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Discussion Starter #1
I recently had to have my engine rebuilt due to overheating. After I got it back, the engine light came on with an O2 sensor warning. The mechanic replaced the O2 sensor with a brand new one, but said they were still not getting any signal from it. They claim they went through the wiring harness to make sure there was not a problem with it. They say the new O2 sensor is working, but not receiving signals from the ECM and that the ECM needs to be replaced. I'm sure that's pretty expensive, and I've already got $1700 US in repairs on my poor baby.

Is there a way to "reboot" the ECM in the hopes it might reset or something? I find it difficult to believe that it has gone bad, since all the other stuff it controls still works just fine. If it is bad, do I *HAVE* to take it to a dealer? They are close to 100 miles away, and it would be an ordeal. I'm wondering if there is any way to replace the ECM myself... I have seen a few salvaged ones on ebay. But, I've read that the ECM is tied to the VIN of the vehicle and it has to be flashed with an EPROM burner to match it to the engine.

I'm still driving it, though I know that's not really great... but, it is running too lean as opposed to too rich, so I figured I'd be O.K., at least for a little while.

My Smart is a 2009 Passion. Anybody got any ideas or suggestions?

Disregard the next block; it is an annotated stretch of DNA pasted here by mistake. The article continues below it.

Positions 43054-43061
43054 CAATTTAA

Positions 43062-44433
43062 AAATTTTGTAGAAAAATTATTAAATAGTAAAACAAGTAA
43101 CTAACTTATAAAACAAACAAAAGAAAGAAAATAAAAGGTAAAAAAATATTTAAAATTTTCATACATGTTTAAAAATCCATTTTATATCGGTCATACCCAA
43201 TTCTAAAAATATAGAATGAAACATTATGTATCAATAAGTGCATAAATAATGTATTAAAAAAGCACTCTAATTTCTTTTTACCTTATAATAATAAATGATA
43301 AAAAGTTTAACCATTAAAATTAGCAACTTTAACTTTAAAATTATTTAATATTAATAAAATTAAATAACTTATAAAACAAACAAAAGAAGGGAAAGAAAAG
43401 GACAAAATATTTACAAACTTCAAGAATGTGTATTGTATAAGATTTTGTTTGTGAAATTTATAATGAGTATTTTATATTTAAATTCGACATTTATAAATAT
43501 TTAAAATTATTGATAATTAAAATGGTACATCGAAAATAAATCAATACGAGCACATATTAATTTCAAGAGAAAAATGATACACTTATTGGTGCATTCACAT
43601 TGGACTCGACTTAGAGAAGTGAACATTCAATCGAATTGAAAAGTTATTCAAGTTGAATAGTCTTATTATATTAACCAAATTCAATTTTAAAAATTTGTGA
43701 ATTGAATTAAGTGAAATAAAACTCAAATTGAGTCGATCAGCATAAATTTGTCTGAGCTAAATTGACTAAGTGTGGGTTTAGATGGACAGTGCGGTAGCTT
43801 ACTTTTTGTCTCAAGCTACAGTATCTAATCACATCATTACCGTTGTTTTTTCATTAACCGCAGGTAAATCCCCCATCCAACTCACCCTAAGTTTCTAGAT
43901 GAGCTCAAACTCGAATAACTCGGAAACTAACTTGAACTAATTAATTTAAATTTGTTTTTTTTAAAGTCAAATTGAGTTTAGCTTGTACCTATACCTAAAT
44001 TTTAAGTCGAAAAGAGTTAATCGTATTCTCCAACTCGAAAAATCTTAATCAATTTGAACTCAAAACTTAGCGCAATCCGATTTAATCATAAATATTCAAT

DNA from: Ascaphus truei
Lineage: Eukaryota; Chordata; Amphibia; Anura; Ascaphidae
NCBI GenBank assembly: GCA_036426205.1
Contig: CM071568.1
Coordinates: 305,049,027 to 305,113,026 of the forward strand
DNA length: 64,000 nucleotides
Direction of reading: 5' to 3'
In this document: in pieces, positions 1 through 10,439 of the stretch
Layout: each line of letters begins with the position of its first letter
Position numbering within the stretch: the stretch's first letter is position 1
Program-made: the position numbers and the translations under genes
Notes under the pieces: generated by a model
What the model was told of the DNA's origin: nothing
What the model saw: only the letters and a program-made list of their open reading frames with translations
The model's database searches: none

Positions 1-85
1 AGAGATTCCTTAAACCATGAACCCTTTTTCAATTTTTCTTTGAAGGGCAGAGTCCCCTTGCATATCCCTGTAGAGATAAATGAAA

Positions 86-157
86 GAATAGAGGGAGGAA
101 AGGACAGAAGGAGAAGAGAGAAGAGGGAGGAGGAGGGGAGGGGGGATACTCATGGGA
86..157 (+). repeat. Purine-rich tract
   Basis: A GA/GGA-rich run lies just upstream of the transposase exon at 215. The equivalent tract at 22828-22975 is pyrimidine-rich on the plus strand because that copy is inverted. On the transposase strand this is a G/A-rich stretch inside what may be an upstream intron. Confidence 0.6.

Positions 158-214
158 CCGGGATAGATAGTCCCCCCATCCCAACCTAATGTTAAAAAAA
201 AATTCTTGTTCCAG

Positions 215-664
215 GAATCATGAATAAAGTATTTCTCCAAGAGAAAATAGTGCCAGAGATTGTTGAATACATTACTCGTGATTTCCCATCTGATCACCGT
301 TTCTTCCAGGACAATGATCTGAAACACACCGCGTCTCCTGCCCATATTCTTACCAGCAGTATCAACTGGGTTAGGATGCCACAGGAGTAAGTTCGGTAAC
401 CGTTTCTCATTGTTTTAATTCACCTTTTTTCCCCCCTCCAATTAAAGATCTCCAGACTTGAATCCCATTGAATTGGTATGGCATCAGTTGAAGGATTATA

TIA!

Tom Parker
Gulfport MS - USA
 

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It is very rare for a ECM to fail unless subjected to water intrusion or electrical surge. I would start by disconnecting the battery for ten minutes and see if anything changes. If not check all the fuses. There are several fuses that provide power to the ECM and a failed fuse may affect the lambda sensor heater operation. If nothing changes get a second opinion at another shop. I would not use a aftermarket lambda sensor (O2 sensor).

Do a on-line search for automotive ECM rebuilders, such as BBA reman. They may be able to test and repair your ECM if necessary. Used units are VIN-locked and require special equipment to repair.

If at worst case the ECM requires replacement it needs to be coded and programmed with a factory original diagnostic system, which means either a dealer or properly equipped independent shop.
 

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Discussion Starter #3
Thanks so much for your advice! I will disconnect the battery and try that, then I'll check the fuses. I DID use an aftermarket O2 sensor, unfortunately. But, I still have the original one, since I believe there was never anything wrong with it in the first place.

Tom Parker
Gulfport, MS
 
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